By Alan Dymock
WHEN THE news broke yesterday that referee Steve Walsh would handle the Lions first match of the summer against the Barbarians in Hong Kong and that South Africa’s Craig Joubert would take charge of the second test against Australia in Melbourne, there was a ripple of indignation.
However, if British and Irish fans are apprehensive about the summer appointments, it is nothing compared to the concerns of their pals in New Zealand
The man in the middle for the Lions 125th anniversary tour opener, Walsh, is subject of an inquiry by the RFU’s coaches following his performance during the 6 Nations encounter between Wales and England which ultimately decided who would win the Championship. Joubert has also been the subject of a similar inquiry by the Scots, following his performance in the clash between Scotland and Wales in which a record 28 penalties were given.
Yet while these two home nations simply seek clarification on the decisions on these two officials – particularly in terms of their handling of the set scrum, according to Graham Rowntree of England and the Scottish backroom staff – from the IRB and head ref Joel Jutge, some Kiwi’s are openly up in arms.
The All Blacks will open their Steinlager Series for the summer with a match against France on June 8, at Eden Park. Officiating that one? A certain Wayne Barnes.
Now for those of you with a short memory, Barnes last took charge of a tasty Kiwi-Gallic test six years ago. The one where France beat the All Blacks 20-18 in the 2007 Rugby World Cup quarter-finals. The one where Thierry Dusautoir tackled everything in sight, with an almost inhuman 38 tackles. The one where Barnes was accused of missing Damien Traille forward pass that led to a French try. The one where no card was shown while France frantically protected their line for almost 20 minutes, despite All Black protests. The one which prompted Sir Graham Henry to write in his autobiography that, at the time, he considered ‘match-fixing’ as the only logical explanation.”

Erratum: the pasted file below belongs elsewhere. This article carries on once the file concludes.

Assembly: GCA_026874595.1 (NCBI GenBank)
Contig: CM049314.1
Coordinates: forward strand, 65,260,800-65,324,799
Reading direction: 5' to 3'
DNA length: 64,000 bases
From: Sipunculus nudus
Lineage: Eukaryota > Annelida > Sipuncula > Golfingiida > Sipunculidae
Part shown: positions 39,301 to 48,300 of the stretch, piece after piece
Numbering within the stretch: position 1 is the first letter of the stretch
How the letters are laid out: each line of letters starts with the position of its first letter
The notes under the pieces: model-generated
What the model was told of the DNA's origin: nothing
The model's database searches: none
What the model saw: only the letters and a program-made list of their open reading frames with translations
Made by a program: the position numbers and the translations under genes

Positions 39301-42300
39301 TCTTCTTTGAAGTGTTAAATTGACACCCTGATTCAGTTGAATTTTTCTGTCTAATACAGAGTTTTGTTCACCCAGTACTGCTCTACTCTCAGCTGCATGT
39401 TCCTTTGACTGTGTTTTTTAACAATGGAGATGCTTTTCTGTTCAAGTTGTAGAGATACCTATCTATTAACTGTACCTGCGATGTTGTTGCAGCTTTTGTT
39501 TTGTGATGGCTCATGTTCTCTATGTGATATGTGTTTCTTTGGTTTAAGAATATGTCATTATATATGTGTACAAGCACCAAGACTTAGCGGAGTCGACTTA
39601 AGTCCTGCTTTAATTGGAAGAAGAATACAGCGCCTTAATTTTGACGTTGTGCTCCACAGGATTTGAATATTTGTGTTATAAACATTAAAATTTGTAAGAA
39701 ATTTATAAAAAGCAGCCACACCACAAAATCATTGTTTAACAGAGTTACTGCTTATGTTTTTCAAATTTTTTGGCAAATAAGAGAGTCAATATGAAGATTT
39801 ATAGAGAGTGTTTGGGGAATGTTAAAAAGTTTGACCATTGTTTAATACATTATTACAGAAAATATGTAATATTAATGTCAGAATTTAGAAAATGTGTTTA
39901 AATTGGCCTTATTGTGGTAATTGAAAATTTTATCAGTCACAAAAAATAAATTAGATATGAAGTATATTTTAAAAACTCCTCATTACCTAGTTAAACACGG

The accusations during and after that encounter were hefty and prolonged. For that reason it is understandable that the IRB have waited to appoint Barnes for this fixture, with Joubert the man handling the World Cup final at Eden Park ground in 2011. The one where New Zealand scraped past France and that fella Dusautoir, 8-7.
Of course, unfounded accusations and grumblings aside, it is a tough job blowing the whistle. But fans have long memories and passion can cloud the factual recollections of events. It is, after all, easier to suggest a referee does not like a nation.
The men in the middle will be as impartial as they can, but in Aukland in June, Barnes will still be heckled as loudly as any referee ever has been.
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